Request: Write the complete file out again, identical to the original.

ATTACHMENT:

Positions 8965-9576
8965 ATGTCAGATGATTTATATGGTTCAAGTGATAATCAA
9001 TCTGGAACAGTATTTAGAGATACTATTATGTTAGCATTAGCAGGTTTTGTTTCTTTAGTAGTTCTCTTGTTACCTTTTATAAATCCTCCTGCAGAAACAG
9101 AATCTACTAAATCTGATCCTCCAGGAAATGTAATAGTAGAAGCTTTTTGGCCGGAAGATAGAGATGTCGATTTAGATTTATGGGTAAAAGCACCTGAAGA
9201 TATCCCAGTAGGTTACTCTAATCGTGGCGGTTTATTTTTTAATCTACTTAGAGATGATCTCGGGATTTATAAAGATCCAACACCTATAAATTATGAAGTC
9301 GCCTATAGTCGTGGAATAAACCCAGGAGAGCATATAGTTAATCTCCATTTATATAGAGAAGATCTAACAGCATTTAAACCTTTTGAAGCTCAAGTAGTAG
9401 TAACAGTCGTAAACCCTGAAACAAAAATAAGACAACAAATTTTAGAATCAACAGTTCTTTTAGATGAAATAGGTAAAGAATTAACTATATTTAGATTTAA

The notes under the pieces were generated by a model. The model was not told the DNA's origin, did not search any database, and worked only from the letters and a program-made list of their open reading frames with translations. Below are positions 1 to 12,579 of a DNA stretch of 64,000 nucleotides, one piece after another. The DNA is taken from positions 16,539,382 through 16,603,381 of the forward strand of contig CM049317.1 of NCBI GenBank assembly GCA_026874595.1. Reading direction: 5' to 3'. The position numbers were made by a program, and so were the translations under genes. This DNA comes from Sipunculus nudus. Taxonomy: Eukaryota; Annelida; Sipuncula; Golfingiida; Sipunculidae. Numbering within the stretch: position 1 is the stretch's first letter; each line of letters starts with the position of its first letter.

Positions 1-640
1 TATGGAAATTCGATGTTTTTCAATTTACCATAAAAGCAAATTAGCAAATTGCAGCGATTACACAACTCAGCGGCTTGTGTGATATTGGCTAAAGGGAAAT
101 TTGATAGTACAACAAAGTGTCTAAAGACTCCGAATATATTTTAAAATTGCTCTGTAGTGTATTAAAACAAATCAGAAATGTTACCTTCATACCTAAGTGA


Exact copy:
Positions 8965-9576
8965 ATGTCAGATGATTTATATGGTTCAAGTGATAATCAA
9001 TCTGGAACAGTATTTAGAGATACTATTATGTTAGCATTAGCAGGTTTTGTTTCTTTAGTAGTTCTCTTGTTACCTTTTATAAATCCTCCTGCAGAAACAG
9101 AATCTACTAAATCTGATCCTCCAGGAAATGTAATAGTAGAAGCTTTTTGGCCGGAAGATAGAGATGTCGATTTAGATTTATGGGTAAAAGCACCTGAAGA
9201 TATCCCAGTAGGTTACTCTAATCGTGGCGGTTTATTTTTTAATCTACTTAGAGATGATCTCGGGATTTATAAAGATCCAACACCTATAAATTATGAAGTC
9301 GCCTATAGTCGTGGAATAAACCCAGGAGAGCATATAGTTAATCTCCATTTATATAGAGAAGATCTAACAGCATTTAAACCTTTTGAAGCTCAAGTAGTAG
9401 TAACAGTCGTAAACCCTGAAACAAAAATAAGACAACAAATTTTAGAATCAACAGTTCTTTTAGATGAAATAGGTAAAGAATTAACTATATTTAGATTTAA

The notes under the pieces were generated by a model. The model was not told the DNA's origin, did not search any database, and worked only from the letters and a program-made list of their open reading frames with translations. Below are positions 1 to 12,579 of a DNA stretch of 64,000 nucleotides, one piece after another. The DNA is taken from positions 16,539,382 through 16,603,381 of the forward strand of contig CM049317.1 of NCBI GenBank assembly GCA_026874595.1. Reading direction: 5' to 3'. The position numbers were made by a program, and so were the translations under genes. This DNA comes from Sipunculus nudus. Taxonomy: Eukaryota; Annelida; Sipuncula; Golfingiida; Sipunculidae. Numbering within the stretch: position 1 is the stretch's first letter; each line of letters starts with the position of its first letter.

Positions 1-640
1 TATGGAAATTCGATGTTTTTCAATTTACCATAAAAGCAAATTAGCAAATTGCAGCGATTACACAACTCAGCGGCTTGTGTGATATTGGCTAAAGGGAAAT
101 TTGATAGTACAACAAAGTGTCTAAAGACTCCGAATATATTTTAAAATTGCTCTGTAGTGTATTAAAACAAATCAGAAATGTTACCTTCATACCTAAGTGA